It is in the cross of Christ, knowing the suffering that he endured for us, that we can find the strength to persevere, continue in faith, and carry on. Not only because of his creation of and love for us, and his omniscient nature, but in his Son Jesus Christ, God knows our suffering, hears our cries for help, and gives healing.

Sadly, the ultimate healing that God gives, the passage from this mortal life to eternal life with him, is a healing we do not get to see; what we see is the death of our loved ones. And so we experience conflicted emotions, rejoicing in healing and the promise of resurrection to new life, but weeping because we are not yet able to see it visibly.

The cross, the instrument upon which Jesus showed there was no partiality,[1] testifies to the truth that no matter the handicap, affliction, or level of suffering people have, God can still use them for his good purposes. In their afflictions, they help testify to the truth that God is love, that he truly loves all people, and that no one is incapable of conveying the truth of the gospel.

I remember the bishop who ordained me once saying, “Everybody in the world has some sort of handicap. Unfortunately, for some people, the handicap is just a little more visible.” Or, as St. Paul said, “We know that for those who love God all things work together for good, for those who are called according to his purpose” (Rom. 8:28).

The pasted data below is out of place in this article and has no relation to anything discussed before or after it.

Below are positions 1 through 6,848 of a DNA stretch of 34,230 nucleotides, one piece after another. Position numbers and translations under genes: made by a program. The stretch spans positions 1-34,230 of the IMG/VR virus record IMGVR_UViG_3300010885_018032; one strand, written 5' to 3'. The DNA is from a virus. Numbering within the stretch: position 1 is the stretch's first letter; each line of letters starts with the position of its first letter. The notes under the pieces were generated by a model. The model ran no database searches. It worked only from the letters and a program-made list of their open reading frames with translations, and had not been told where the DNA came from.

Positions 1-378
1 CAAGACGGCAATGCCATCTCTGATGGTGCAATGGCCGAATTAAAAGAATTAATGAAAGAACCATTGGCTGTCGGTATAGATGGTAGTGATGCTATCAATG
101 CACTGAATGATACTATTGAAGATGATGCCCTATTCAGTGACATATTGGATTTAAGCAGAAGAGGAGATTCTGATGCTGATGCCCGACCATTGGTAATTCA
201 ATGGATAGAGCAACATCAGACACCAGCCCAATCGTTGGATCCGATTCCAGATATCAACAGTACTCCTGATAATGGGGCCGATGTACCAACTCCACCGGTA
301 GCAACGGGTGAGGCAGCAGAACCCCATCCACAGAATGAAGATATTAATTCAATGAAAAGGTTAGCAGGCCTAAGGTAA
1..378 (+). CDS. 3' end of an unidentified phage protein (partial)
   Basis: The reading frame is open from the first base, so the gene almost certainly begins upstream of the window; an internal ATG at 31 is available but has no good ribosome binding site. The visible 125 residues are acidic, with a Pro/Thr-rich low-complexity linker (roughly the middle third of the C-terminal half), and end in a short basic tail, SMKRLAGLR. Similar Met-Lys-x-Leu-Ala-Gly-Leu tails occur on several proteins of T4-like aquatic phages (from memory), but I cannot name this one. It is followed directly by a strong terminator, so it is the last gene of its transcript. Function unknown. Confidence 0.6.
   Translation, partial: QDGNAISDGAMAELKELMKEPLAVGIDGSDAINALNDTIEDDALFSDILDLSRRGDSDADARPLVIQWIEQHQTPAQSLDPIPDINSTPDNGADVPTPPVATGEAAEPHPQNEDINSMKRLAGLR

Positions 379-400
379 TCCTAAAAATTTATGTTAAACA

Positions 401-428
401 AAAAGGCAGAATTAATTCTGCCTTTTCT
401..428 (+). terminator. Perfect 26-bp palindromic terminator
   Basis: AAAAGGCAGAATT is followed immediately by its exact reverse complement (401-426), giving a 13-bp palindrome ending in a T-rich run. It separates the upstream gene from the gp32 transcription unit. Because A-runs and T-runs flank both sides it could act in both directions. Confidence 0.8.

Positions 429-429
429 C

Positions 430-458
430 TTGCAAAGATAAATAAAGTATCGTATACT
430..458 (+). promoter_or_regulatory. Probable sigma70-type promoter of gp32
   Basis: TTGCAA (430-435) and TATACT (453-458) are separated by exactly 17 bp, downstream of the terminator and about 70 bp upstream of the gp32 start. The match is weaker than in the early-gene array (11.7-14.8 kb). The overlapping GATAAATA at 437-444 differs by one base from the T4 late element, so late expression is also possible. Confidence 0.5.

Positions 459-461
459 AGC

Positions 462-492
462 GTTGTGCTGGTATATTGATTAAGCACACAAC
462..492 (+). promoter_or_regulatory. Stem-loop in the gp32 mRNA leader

Although she had brain disease when I knew her, I felt the presence of the living Christ every time I encountered Susan Austin. Not only did I feel this, but I believe many others, who knew her better than I did, felt Christ’s presence through her also. And in reading Losing Susan, I felt Mrs. Austin proclaiming to me Christ’s presence once again, in both good and bad times, only this time in her new state in Jesus.

From Mrs. Austin I learned the validity of St. Paul’s proclamation:

Neither death nor life, nor angels nor rulers, nor things present nor things to come, nor powers, nor height nor depth, nor anything else in all creation, will be able to separate us from the love of God in Christ Jesus our Lord. (Rom. 8:38-39)

Thank you, Mrs. Austin, for being a witness of Jesus’ love to me.

About The Author

The Rev. Brandt L. Montgomery currently serves as the Associate Rector of the Episcopal Church of the Ascension in Lafayette, Louisiana, having recently served for three years as Chaplain of Ascension Episcopal School, its parochial day school.